The Health Benefits of Aloe Vera

Centuries-Old Remedy for Skin and Digestive Disorders

Masseur pouring liquid aloe vera into his hand
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Aloe vera is a succulent plant that has been used for medicine since as far back as ancient Egypt. Both the juice (the odorless, clear liquid from the innermost part of the leaf) and gel (which is yellowish in color and bitter in taste) are believed to have medicinal properties.

Aloe vera juice is typically taken by mouth, while aloe vera gel is usually applied to the skin. The gel, also known as latex, contains a compound called aloin which has strong laxative effects. In fact, up until 2002, aloe latex was used in over-the-counter laxatives until the U.S. Food and Drug Administration (FDA) discontinued its use due to concerns that it may cause cancer.

Aloe vera is commonly used in traditional medicine to treat skin disorders. In Ayurvedic medicine, it is said to have a cooling effect that balances aggravations of the pitta (heat) dosha. In traditional Chinese medicine, the gel's bitter taste and cooling properties are said to benefit disorders of the liver and intestines.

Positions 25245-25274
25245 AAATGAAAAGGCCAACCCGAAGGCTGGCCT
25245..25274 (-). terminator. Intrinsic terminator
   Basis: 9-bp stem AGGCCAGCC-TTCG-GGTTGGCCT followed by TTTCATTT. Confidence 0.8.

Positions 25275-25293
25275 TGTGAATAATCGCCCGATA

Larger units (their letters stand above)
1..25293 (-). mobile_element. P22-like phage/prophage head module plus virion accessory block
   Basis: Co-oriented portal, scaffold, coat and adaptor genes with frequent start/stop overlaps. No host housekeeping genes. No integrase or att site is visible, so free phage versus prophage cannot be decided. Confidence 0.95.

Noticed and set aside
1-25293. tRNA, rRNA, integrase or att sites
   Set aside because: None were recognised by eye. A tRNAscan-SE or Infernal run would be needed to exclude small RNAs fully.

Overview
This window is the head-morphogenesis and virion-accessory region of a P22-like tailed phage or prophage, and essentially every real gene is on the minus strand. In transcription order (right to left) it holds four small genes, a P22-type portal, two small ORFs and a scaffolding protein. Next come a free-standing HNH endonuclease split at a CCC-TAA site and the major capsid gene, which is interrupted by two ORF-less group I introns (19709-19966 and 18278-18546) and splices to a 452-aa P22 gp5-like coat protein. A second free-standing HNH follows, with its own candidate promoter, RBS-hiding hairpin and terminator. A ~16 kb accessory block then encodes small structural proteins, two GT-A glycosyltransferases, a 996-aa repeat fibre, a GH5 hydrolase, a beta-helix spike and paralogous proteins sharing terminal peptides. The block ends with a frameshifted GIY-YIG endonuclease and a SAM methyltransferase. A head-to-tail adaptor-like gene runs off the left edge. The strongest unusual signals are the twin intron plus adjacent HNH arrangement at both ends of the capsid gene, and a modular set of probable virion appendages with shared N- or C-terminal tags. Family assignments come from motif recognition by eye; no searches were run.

When applied topically, aloe vera gel has a moisturizing, emollient effect. Cosmetics manufacturers will often exploit this property by infusing derivatives of aloe vera in makeup, moisturizers, soaps, sunscreens, shaving creams, and shampoos. There are even aloe vera facial tissues that are designed to reduce nasal chafing.

Also Known As

  • Aloe
  • Burn plant
  • Elephant’s gall
  • Kathalai (in Ayurveda)
  • Lily of the Desert
  • Lu Hui (in traditional Chinese medicine)

Health Benefits

Aloe vera gel is often applied to the skin to treat sunburn, burns, and eczema. It has a soothing effect that may aid in the treatment of genital herpes, poison oak, poison ivy, and radiation-induced skin reactions. Proponents claim that aloe vera can even speed the healing of wounds and reduce the severity of psoriasis.

When taken orally as a juice or dietary supplement, aloe vera's laxative effects can help ease constipation. It is also believed by some to aid in the treatment of peptic ulcers, Crohn's disease, and ulcerative colitis. There have even been suggestions that aloe vera can help normalize blood sugar in people with diabetes.

For the most part, the evidence supporting these claims is mixed.

Burns and Wounds

One of the most popular uses of aloe vera gel is to aid in the healing of sunburns, burns, contact dermatitis, and minor cuts and abrasions. The freshly extracted gel has a cooling effect that may provide short-term relief of pain and itchiness. Whether it can actually speed healing is another issue.

A 2012 review of studies from Australia evaluated seven clinical trials investigating the use of aloe in treating burns, skin biopsies, and hemorrhoidectomies and could find no evidence that it aids in the healing of acute or chronic wounds.